Listen this a show which is trying to make people laugh about the religion Islam which is not right and should be banned ASAP. All the actors are puppets who getting paid to sell there deen, the day of judgement they will suffer.

  • ahmad baker

    its a Sit Com, not a documentary about British Muslims. think about it in that sense and you will find it ok, not great, but not bad!

  • darkrose

    So this new comedy ‘feels a bit 1970s’ – you mean that pathetically humourless decade which produced the likes of Sykes, Are You Being Served?, The Likely Lads, Porridge, Rising Damp, Last of the Summer Wine etc. etc. When I think of the low-brow foul-mouthed garbage which has passed for comedy in recent years I can not imagine a finer compliment.

  • Any

    The girl with the hijab all of it is true girls do that

    • Sarah

      Girls will be girls. You can try to keep em down but they’ll find a way.

  • Any

    Stop over reacting it made me laugh

  • Therab

    This is nothing to do with second generation immigrants deling with the dilema between integration and conformity. It is simply making fun of people from a minority community. The people who are part of that community who are performing in the production should have given this more thought before becoming involved. I find it uncomfortable to watch and will not watch again. It really is going back to the 1970s. Why not bring back Love thy Neighbour if this production is acceptable (I am not suggesting that you do).

  • Sickofmediocre

    Feel like i switched over and returned to the 1970s. Is the next programme Love Thy Neighbour? So many sterotypes in such a short space of time. I just know that we are capable of better in Bham.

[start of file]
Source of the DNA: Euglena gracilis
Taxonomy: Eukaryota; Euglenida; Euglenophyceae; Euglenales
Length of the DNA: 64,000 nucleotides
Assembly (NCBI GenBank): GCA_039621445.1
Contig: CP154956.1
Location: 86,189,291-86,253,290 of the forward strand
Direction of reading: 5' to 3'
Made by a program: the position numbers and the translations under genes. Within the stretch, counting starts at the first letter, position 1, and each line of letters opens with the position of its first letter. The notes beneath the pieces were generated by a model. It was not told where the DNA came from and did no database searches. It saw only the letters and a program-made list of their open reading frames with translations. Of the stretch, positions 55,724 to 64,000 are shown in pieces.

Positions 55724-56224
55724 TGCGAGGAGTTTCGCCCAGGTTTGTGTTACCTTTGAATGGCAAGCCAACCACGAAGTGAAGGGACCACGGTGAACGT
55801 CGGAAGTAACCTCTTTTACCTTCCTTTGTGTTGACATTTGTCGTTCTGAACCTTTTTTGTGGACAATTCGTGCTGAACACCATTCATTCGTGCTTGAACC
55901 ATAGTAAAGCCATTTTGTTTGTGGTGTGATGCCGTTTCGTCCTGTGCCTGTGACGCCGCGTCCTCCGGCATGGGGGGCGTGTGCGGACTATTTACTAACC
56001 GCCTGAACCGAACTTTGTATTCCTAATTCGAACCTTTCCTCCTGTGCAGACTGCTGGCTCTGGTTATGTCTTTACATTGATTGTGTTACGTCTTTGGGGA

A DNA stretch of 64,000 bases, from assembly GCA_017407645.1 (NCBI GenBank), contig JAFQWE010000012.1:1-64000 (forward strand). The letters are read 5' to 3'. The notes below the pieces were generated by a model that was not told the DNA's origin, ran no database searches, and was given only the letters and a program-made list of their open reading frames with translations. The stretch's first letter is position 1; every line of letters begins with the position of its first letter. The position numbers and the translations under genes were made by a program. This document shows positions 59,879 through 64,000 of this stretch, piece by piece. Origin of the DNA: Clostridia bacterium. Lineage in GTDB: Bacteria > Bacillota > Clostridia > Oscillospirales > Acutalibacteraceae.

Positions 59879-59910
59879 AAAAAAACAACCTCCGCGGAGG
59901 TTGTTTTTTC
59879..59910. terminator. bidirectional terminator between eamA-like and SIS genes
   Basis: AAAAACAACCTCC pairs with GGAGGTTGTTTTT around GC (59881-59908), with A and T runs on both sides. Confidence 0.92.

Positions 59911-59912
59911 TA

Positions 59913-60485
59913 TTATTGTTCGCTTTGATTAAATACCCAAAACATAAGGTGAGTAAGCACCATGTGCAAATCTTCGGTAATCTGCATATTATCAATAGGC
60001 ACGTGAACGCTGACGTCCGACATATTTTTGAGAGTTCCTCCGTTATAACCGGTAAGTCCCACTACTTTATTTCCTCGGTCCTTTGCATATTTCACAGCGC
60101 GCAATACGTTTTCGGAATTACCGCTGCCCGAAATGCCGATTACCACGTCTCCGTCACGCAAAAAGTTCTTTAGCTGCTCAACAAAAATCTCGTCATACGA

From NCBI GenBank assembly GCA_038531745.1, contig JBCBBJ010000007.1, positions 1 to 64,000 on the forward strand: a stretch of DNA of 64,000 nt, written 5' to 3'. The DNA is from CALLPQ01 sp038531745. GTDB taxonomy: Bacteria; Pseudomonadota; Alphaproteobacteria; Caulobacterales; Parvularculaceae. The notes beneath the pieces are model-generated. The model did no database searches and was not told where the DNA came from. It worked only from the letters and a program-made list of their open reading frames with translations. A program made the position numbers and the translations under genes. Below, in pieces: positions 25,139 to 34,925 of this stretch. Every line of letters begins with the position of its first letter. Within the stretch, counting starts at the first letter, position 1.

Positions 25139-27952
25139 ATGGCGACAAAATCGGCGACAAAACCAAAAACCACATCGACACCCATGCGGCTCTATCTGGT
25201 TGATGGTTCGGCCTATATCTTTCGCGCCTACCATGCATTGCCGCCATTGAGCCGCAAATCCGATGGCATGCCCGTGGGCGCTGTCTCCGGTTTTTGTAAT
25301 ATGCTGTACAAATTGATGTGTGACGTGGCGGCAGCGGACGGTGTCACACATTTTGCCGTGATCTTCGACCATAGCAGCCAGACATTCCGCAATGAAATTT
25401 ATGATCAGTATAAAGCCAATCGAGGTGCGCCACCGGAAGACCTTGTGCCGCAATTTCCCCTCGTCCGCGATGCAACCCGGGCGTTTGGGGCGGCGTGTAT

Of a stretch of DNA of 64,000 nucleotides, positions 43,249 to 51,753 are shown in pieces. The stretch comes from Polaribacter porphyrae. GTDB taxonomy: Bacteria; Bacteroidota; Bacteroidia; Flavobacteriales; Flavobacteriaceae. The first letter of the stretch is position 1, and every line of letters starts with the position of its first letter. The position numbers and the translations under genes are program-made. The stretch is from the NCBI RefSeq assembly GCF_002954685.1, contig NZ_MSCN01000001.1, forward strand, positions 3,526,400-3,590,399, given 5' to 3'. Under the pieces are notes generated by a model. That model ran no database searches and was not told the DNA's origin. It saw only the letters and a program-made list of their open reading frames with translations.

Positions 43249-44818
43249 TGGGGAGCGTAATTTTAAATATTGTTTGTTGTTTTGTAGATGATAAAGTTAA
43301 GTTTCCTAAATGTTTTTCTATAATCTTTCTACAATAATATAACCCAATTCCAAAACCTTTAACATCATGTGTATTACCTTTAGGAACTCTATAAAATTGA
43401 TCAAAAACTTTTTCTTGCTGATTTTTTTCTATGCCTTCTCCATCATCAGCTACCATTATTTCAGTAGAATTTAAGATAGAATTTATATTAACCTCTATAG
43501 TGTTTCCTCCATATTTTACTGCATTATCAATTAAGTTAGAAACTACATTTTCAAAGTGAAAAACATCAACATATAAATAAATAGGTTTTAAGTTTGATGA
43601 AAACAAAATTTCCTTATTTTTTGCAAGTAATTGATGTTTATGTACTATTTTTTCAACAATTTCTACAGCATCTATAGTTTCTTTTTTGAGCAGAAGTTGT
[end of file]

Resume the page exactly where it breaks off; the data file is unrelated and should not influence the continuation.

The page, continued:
• Warrior12

    It’s just the same old stuff I remember from the seventies. The Beeb needs to look at it’s commissioning policy hard. Maybe Aunty is scared!

  • Andy little

    What the fxxx was that so-called comedy. I noticed that there wasn’t a writers credit on the titles was this because it was taken from an old Love thy Neighbor script. Unfunny and not relevant. Grow up BBC and get some writers with a sense of humor and a time in which they are writing.

  • Aaron

    Stop being so backwards. It’s a joke for God’s sake

  • NJ2000

    To be honest the whole show should be taken in jest, as I am sure the writer does not intend to insult people, and for those who are offended seriously lighten up…Something similar was shown in Goodness Gracious me but did the Indians take offence no so please just grow up and live a little

  • Keveen

    MY god some Brits have become so PC they can’t laugh. Do you all come from North London? We don’t want to offend our ethic minorities now do we? It’s just another comedy sitcom for goodness sake. Thank god the writer is Adil Ray half Pakistan and half Kenyan.
    Otherwise the racist accusations would be even louder. If he was Jewish
    and the programme about Jews he would probably still be accused of being
    antisemitic. I bet the French hated Allo Allo. I think Germans liked
    it. Some communities take themselves too seriously.It’s a long standing British tradition to send up all and sundry. It’s
    British and tough luck if you don’t like it. Comedy like Citizen Khan
    actually humanises Pakistanis who generally get a bad press.

    • Keveen

      I watched the second episode. Sorry but I laughed. And lots of old mothers are just like Mr Khan’s mother in law. And we all make similar jokes. There is a similar idiot boyfriend in Mrs Browns Boys. And bitchy women are common to all cultures. Its a comedy!

  • Sheikh Kaka

    Hear hear…..cancel this crap show.

  • Sheikh Muhannad